It is as you say always interesting to discover and still possible to find an artist for the first time who simply hits the right spot as happened with me when I first heard Moravec via the Philips Great Pianists issue and I immediately had to start searching out his recordings. More recently it's been Juana Zayas in superb sound on Music & Arts.
Like you, 33lp, it was with 78s that I first learned about the wonders of classical music. My grandfather introduced me to Elisabeth Schumann in Lieder, Dinu Lipatti in Bach, Huberman in the Beethoven concerto, Weingartner in Beethoven 9, and others. Even now I still 'hear' the places where the 78s turned over. He was very keen on a soprano called Elisabeth Ohms (singing Leonore's aria from Fidelio). It was my grandfather who gave me a 'wind-up' HMV horn gramophone and second-hand 78s were a great early source of pleasure for me. The first hi-fi we had at home coincided with the arrival of stereo. Kleiber's recording of Figaro, and Karl Richter's first recording of St. Matthew Passion were early LP purchases.
Prices, then and now, are interesting. In 1963 I sat in the front Gallery at Covent Garden for Mozart's Figaro. Solti conducted, with Geraint Evans, Tito Gobbi, Joan Carlyle, Mirella Freni and Teresa Berganza. I paid 15/- (75p). The Kleiber recording cost £8. Today I could probably buy two complete CD sets for the price of the opera ticket! How times change. The cost of recorded music has fallen much more in real terms than the price of opera tickets has risen. That Kleiber recording of Figaro, though, still stands for me as one of the very greatest opera recordings.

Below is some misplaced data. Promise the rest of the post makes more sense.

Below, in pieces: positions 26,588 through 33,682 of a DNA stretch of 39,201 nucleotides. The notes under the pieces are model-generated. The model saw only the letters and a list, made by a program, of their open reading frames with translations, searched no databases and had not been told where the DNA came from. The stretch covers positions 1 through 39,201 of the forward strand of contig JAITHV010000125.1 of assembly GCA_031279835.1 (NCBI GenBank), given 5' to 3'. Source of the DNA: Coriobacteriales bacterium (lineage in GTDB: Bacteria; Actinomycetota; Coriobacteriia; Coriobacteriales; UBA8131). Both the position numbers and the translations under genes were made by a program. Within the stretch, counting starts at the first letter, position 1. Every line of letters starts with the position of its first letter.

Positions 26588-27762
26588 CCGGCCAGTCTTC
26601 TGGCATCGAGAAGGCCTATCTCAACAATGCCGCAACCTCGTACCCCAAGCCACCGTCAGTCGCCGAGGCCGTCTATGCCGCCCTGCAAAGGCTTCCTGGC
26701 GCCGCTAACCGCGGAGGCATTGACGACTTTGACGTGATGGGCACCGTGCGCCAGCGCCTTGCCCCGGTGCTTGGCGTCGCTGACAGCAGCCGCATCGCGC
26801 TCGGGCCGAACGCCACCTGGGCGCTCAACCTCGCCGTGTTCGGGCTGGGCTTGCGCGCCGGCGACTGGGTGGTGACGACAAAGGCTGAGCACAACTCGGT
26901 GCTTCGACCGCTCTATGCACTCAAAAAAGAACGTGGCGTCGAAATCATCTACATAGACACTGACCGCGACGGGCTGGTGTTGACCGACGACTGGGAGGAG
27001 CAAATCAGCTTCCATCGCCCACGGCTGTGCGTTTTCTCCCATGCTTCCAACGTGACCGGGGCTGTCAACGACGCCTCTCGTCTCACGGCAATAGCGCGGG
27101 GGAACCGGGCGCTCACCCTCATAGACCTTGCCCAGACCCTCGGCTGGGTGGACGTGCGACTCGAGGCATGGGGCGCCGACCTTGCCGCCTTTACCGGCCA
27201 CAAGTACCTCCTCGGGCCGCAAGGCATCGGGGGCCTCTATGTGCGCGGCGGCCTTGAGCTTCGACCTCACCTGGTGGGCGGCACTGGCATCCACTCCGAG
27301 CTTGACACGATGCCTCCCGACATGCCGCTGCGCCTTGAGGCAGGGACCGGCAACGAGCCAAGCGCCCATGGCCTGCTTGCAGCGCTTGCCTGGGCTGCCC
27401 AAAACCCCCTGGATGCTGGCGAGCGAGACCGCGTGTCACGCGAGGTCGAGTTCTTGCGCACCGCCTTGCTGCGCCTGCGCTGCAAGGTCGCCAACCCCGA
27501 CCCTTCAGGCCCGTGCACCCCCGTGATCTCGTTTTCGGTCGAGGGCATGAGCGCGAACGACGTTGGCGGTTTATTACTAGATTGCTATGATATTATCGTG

Astonishing how in real terms the cost of recorded music has decreased whilst live music has increased. I would think that if converted to today's prices those albums of red label HMV 78s would cost a fortune.
Until we got a radiogram we had an HMV turntable plugged in to a Philips console radio and I was told in no uncertain terms that the expensive classical recordings must only be played with fibre needles: the steel ones which chewed the records up were only for some older 78s inherited from my grandparents.
Like you, Chris, I too cannot hear certain works without my mind registering "end of side" approaching!
Speaking of good pianists, Decca is going to release, early August, a recital of the very notable Nelson Freire, called Brasileiro, featuring music mostly of his compatriot Villa-Lobos.
DG is also releasing the same period a new very promising CD of the quite influential and significant guitarist Pepe Romero, called Spanish Nights, with music of Rodrigo, Torroba, Turina and his late father Celedonio Romero. (Nobody seems to be even remotely interested in this lovely and charming instrument and its very interesting repertory).